SGI's XFS file system to go open source

Linux community awaits information about the key piece of SGI's operating system.

SGI Inc. is set to announce plans to give the Linux community the source code of XFS, its 64-bit Unix file system. Industry watchers say this marks the first time a company the size of SGI has released a major chunk of its software intellectual property into the open source community.

"They are putting their technology where their mouth is," said senior analyst Tony Iams of DH Brown Associates, referring to earlier hints from SGI (NYSE:SGI) that it would make such a move.

The decision will be announced Thursday in the Linux Expo in Raleigh, N.C.

Key technology
The decision is important for the Linux community and for businesses thinking of adopting Linux, said Iams, because the lack of a journaled file system is a major deficiency of Linux that is present in all its competitors. "It's something the Linux community has not yet been able to come up with," he said.

A journaled file system is crucial if Linux is to be suitable for large mission-critical applications such as data warehousing. Journaled file systems speed recovery from system failures because they don't have to scan the file structures for errors and make corrections during the reboot. On a system with hundreds of gigabytes of data, this can take hours. XFS can recover from most unexpected interruptions in less than a second, says SGI.

Handles big files
That the XFS file system is also 64-bit means that it will enable Linux to scale to handle file systems as large as 18 million terabytes, and file sizes up to 9 million terabyte. Despite being 64-bit, XFS will work with 32-bit Linux versions, too.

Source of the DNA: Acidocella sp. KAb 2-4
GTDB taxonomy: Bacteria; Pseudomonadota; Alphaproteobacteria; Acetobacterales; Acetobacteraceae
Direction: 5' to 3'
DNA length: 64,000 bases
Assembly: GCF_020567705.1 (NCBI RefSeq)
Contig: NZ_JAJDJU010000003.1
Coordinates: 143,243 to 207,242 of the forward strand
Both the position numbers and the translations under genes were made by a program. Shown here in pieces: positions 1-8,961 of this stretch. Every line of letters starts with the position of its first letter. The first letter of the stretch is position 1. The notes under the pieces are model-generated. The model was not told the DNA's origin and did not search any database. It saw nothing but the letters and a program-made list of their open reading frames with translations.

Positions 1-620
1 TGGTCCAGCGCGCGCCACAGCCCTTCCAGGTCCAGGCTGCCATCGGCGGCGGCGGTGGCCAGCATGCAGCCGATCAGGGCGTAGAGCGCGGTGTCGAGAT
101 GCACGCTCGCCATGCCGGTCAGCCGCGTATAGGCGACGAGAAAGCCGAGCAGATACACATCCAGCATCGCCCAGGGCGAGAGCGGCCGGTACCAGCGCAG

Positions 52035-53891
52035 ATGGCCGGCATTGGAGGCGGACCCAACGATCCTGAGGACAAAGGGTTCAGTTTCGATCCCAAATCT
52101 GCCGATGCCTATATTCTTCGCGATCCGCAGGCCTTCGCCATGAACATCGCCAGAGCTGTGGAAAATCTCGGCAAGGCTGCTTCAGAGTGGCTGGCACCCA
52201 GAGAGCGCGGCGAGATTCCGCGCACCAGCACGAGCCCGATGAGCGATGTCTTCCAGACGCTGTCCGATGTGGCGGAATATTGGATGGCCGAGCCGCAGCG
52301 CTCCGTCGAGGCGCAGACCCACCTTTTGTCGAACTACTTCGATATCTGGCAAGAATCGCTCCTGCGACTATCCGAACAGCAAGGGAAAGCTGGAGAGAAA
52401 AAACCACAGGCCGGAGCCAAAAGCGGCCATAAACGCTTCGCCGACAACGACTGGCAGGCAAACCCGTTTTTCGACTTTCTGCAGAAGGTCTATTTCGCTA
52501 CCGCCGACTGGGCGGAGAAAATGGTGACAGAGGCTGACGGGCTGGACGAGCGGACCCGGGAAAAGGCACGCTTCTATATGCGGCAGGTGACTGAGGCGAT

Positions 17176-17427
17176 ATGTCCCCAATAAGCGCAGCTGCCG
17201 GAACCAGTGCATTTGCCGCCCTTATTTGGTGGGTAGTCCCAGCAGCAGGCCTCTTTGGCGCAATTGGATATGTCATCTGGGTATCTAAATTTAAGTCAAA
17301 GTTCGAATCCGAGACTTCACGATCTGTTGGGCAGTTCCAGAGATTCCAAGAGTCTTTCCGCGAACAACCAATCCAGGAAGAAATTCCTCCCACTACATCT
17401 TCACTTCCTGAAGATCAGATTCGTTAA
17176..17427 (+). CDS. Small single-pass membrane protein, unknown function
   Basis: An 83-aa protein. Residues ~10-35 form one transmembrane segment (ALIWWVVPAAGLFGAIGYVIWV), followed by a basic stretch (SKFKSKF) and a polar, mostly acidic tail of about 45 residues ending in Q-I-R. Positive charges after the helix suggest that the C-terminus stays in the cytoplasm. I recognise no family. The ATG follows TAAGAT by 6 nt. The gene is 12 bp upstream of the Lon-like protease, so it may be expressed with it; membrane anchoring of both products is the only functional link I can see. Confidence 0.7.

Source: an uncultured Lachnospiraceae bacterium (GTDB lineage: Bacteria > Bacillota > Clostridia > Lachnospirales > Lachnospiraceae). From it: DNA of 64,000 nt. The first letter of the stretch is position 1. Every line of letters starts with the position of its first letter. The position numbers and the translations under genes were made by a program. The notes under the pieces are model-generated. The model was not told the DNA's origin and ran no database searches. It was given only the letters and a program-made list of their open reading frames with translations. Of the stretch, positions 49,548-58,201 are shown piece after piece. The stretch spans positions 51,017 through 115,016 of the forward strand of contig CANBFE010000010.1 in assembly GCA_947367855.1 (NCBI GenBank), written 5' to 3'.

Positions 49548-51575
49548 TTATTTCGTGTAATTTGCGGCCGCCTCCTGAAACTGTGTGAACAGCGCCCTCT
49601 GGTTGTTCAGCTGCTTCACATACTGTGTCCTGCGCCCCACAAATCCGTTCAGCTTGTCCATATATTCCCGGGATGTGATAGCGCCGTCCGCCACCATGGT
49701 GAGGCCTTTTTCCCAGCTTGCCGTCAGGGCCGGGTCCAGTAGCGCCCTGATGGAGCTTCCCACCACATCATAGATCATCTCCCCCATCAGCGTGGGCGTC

The announcement was welcomed by at least one Linux distributor, with Caldera CEO Ransome Love calling it terrific news. "We're happy to have SGI as part of the open source family," Love said in a statement.

SGI still must decide how the license will work, said SGI strategic technologist Hank Shiffman. "Whatever it is, it will follow the Open Source Initiative's guidelines," he said. "We'll model it the same way the Linux kernel works."

Coming this summer
Shiffman said the company would ideally like to keep the code and work with universities and a limited number of corporate partners. But that would not preclude anyone else from using the code or making changes, and Linux distributors will be free to build it into their distributions.

People should get to see the source code later this summer. Shiffman said the company still has to make sure it doesn't contain other companies' intellectual property.

Another Linux step
SGI has other plans in the pipeline, from releasing more source code to making suggestions for improvements to the Linux kernel to increase system IO, or data input/output.

Also this week, SGI committed to Linux as the Unix operating system for its Intel-based workstations and servers. It will continue offering Windows NT, as well.

"They also had the choice of moving their own Unix (IRIX) to Intel," said Iams, "but it's now clear that IRIX will stay on MIPS."